Just before my daughter turned 13 I took her through a lesson on how to look after your skin. Actually, I had to give her several as she was distracted by her phone, her Hudl and her Instagram posts.
I decided to take a leaf from Oriental culture. Everyone waxes on (and waxes off, joke!) about the Japanese culture of good skin care. And lately we’ve started to realise the power of the new beauty capital of the world: Korea. When I first visited China in 1995, aside from marvelling at the number of bicycles and so few cars, (unfortunately the complete opposite now) I was struck by what beautiful skin the majority of girls had. Girls here in UK generally have good skin, but in China, girls’ skins were achingly beautiful.
My skin has suffered over the years from harsh treatment with the wrong skincare, generous bouts of UV exposure to nuke my spots, anti-biotics and lastly picking. I vowed to educate my daughter. Here are a few of the pointers I’ve given her.
1) Cleansing is as important as moisturising. No use slapping on the moisturiser if you haven’t cleansed first, it doesn’t work as well.
I knew my daughter was lying to me from the start about cleansing. She swore she did it every night but I could see and feel her skin wasn’t right. Then I found her cleanser and it was still full from 3 months previously. When she started cleansing, it transformed her skin!
2) Cleansing is more important than make-up. Ask any make-up artist if they’d prefer to do make-up on a good skin or a bad skin and they’ll all give the same answer. There is make-up now that looks after your skin but make sure you do your cleanse all the same. There are few girls out there who can sleep in their make-up and not suffer the consequences but they’re freaks of nature and the rest of us quietly hope nature will get its own back some day.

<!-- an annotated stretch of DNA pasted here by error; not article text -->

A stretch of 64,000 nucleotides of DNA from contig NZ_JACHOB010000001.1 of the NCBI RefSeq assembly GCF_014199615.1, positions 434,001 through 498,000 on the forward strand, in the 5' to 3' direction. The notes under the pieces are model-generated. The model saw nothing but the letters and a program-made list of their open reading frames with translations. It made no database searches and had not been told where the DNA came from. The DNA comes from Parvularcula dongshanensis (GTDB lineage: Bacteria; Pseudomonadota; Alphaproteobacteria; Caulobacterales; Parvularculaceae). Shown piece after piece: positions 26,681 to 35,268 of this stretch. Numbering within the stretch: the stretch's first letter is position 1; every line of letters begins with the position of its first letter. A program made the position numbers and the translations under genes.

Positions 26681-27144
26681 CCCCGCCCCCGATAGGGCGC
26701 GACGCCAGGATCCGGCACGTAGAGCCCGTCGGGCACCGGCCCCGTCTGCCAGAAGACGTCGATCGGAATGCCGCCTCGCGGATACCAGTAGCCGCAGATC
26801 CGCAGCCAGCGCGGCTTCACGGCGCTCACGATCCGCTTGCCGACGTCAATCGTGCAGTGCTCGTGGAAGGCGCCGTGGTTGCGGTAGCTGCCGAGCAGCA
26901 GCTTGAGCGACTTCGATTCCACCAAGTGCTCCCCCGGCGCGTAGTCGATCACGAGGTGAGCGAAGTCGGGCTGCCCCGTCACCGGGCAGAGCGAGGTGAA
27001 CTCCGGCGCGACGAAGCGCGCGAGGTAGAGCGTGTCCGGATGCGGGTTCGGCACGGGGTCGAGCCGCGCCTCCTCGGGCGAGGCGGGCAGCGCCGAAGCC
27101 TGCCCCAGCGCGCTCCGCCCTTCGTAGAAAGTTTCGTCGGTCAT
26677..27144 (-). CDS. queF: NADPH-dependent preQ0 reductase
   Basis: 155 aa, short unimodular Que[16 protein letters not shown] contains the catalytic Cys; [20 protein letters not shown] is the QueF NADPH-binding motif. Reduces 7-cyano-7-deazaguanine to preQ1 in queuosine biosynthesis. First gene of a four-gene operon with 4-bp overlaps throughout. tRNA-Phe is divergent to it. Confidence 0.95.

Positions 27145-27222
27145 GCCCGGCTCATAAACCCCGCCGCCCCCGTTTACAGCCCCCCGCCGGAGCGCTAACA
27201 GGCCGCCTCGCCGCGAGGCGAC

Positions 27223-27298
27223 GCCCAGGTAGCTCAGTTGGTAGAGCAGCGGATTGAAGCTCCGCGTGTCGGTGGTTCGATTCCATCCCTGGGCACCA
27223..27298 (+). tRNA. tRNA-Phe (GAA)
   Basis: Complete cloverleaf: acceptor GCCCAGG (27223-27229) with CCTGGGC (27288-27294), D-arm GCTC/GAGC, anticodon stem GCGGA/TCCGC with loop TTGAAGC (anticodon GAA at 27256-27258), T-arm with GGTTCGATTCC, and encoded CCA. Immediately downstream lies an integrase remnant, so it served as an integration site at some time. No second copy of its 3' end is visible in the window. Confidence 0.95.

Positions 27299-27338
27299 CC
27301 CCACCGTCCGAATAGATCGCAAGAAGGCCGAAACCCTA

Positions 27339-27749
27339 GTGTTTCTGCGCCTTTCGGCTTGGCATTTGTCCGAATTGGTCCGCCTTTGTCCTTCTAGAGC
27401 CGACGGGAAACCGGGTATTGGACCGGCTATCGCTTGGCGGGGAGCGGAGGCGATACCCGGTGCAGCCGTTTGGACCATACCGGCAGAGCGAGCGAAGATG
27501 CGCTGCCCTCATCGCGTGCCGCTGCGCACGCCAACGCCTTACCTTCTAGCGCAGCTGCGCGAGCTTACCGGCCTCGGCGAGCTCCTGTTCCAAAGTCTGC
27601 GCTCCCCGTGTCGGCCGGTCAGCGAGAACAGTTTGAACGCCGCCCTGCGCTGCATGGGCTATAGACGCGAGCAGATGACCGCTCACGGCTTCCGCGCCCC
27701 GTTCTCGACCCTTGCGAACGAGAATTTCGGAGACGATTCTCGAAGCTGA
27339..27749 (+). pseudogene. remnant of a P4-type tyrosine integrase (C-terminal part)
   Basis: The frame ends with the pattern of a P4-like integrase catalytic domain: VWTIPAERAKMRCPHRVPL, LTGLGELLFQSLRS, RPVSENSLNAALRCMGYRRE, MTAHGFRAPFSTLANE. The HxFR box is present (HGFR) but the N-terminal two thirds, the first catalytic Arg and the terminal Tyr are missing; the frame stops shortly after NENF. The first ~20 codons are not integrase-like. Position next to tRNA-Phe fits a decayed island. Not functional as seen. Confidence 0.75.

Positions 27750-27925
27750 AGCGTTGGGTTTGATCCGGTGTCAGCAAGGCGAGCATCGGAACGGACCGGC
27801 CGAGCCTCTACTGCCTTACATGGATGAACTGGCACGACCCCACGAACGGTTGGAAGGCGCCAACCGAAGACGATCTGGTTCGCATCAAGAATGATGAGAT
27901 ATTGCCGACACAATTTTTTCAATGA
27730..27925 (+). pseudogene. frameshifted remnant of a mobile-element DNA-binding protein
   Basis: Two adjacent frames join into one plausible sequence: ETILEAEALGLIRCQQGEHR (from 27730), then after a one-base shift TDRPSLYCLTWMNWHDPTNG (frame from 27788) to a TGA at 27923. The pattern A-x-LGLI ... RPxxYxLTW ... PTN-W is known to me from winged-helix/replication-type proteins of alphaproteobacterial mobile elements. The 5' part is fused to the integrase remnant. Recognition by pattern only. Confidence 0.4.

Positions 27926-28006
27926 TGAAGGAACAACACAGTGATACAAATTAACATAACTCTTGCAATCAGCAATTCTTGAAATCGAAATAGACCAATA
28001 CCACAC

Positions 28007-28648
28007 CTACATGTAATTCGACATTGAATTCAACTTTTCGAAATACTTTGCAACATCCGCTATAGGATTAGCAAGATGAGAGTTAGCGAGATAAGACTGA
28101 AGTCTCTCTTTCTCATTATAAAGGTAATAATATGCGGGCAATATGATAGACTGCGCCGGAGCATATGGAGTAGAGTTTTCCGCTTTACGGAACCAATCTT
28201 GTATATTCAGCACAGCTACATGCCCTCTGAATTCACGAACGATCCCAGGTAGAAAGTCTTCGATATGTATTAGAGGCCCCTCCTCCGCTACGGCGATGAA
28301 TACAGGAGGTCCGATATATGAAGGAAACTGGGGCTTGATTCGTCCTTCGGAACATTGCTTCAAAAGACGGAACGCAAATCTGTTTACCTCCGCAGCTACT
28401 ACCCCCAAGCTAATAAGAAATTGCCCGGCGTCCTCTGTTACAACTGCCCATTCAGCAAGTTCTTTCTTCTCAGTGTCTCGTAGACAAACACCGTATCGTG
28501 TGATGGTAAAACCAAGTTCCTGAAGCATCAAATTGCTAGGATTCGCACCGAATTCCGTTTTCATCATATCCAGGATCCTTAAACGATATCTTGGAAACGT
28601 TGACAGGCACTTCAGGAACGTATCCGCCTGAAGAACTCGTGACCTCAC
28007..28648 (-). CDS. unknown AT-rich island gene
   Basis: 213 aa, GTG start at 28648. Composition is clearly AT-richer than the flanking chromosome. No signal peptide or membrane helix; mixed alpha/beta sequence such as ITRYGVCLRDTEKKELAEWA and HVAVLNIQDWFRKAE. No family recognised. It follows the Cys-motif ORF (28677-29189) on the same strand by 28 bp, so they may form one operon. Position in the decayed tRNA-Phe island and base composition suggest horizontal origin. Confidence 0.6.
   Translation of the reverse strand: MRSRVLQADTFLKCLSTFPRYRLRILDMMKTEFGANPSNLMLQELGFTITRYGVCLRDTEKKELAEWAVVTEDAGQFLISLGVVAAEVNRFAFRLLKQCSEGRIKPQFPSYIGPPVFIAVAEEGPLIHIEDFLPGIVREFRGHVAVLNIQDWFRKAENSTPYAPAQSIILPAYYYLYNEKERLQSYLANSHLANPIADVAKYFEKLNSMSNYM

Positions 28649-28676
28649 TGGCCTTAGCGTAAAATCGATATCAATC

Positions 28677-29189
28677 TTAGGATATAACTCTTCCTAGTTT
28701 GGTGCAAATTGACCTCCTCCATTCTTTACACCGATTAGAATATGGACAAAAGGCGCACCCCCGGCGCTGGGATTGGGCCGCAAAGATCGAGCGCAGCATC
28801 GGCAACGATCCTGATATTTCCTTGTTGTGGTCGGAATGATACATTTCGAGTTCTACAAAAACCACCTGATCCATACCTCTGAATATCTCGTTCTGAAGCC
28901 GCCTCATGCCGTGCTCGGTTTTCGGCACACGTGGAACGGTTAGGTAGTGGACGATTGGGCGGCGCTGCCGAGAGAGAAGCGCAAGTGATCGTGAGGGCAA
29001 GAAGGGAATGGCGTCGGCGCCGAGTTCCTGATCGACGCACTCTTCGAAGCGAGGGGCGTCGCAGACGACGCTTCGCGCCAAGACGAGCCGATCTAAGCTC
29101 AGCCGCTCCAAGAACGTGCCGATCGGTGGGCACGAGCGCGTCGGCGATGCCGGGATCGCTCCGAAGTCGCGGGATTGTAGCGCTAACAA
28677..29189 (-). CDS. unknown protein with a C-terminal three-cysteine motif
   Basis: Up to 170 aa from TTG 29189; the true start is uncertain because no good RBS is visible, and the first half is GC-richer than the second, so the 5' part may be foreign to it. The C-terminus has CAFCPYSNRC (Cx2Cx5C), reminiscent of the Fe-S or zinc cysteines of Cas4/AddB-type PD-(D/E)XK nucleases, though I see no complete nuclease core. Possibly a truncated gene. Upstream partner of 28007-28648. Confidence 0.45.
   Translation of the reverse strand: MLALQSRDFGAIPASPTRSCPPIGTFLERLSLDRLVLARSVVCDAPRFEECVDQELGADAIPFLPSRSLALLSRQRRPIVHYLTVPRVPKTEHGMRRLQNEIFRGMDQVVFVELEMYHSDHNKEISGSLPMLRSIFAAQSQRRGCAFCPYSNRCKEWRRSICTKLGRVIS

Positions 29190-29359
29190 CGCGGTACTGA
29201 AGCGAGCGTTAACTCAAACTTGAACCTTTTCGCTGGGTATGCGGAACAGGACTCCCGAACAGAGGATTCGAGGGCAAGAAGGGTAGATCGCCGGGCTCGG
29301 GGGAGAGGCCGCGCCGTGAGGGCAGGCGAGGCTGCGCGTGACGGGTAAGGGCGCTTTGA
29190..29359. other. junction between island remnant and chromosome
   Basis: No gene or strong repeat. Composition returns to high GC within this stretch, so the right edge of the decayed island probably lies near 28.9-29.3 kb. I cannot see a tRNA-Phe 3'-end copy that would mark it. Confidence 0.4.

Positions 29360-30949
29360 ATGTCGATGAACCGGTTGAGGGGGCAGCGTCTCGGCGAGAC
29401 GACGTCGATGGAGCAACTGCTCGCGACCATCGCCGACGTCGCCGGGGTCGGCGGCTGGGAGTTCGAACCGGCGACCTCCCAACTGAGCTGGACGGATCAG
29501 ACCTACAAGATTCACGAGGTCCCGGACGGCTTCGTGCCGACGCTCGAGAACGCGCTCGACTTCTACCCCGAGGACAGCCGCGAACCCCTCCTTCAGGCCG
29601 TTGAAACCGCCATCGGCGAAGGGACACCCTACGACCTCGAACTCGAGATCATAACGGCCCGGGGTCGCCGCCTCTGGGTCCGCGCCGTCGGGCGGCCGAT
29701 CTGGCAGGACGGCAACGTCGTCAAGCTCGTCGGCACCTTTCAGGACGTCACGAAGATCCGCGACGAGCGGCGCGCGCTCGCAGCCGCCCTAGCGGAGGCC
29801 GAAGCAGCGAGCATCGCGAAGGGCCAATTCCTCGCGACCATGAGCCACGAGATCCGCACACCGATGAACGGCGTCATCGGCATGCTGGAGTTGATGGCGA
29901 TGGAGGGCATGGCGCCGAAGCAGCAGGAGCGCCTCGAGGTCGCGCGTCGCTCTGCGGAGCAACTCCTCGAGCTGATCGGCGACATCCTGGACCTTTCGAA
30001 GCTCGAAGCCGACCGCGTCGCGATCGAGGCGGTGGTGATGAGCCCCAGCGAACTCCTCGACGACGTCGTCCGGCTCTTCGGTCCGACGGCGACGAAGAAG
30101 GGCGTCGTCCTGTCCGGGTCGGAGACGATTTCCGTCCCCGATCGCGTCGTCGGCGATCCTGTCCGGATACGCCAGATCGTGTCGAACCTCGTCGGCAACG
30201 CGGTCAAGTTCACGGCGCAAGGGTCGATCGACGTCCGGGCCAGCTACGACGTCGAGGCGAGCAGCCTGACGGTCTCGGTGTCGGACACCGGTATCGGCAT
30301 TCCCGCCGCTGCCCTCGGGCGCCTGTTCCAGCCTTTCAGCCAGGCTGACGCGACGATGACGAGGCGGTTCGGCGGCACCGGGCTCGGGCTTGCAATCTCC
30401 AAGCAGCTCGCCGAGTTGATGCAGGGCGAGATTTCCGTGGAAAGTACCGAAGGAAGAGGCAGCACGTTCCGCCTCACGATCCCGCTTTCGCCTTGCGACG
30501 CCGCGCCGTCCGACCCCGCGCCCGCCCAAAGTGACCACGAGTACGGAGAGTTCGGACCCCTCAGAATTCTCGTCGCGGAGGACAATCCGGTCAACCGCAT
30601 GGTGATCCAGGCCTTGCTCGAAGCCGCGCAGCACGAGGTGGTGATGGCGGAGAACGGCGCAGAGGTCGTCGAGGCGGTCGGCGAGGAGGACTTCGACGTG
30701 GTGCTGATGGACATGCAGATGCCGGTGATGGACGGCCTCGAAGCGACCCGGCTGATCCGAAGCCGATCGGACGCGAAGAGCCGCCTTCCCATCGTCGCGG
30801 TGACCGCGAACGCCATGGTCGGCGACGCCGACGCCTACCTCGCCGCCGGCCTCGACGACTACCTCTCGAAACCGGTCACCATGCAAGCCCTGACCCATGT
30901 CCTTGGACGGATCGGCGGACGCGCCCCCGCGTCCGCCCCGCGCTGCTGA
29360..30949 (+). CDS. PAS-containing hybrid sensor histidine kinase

3) Use something gentle. I’m not into anti-bacterial, exfoliating, refining, purifying or de-greasing. Not at this age, it can be too harsh. Your fingers are best for applying cleanser and massaging it in. Don’t use your fingertips, they don’t do the job as well.
In the image below, I've drawn arrows to show the ideal part of the fingers to use.
4) Use a soft cloth to remove cleanser. Something that won’t scratch. My favourite is the Kanebo sponge chief which is fantastic for removing make-up as it’s so soft. Make sure your cloth isn’t thick. Ideally, you want material that will dry quickly as the longer it stays wet, the longer it will attract bacteria and start to smell. I once had a double-lined muslin cloth that I used at night and in the morning was still damp. Eugh! Have more than one face cloth. That way, you can wash them regularly.
5) Don’t try to wash until your skin is squeaky clean. Your aim is to remove excess oils, dead skin and bacteria.
Cleansing oils and balms are all the rage now but Japanese brands have had them for decades. When I trained with Environ we were using them and I had a job trying to convince my clients that oil was good for the skin! There are lots of brands offering this now. Go for something simple with not too many ingredients.
Environ Pre-cleansing Oil is very light, with no fragrance and a little goes a long way.
Be careful with facial washes as they may be astringent and dry your skin. If your skin is oily, you may think this is great, but stripping your skin of more than just the excess oils will cause more oil to be produced, leading to more spots.
Epionce does a really gentle facial wash, based on botanicals willow bark, date and marshmallow.
For really lazy teens who can’t be bothered:
Dermaviduals do a spray solution which is best likened to a toner in texture but officially it isn’t. In UK it’s called Soothing Lotion. Around the world it’s called Lotion P.
It’s easier to spray this onto your hand, apply to your face, then wash off. Spray again and it’s a moisturiser. Magic!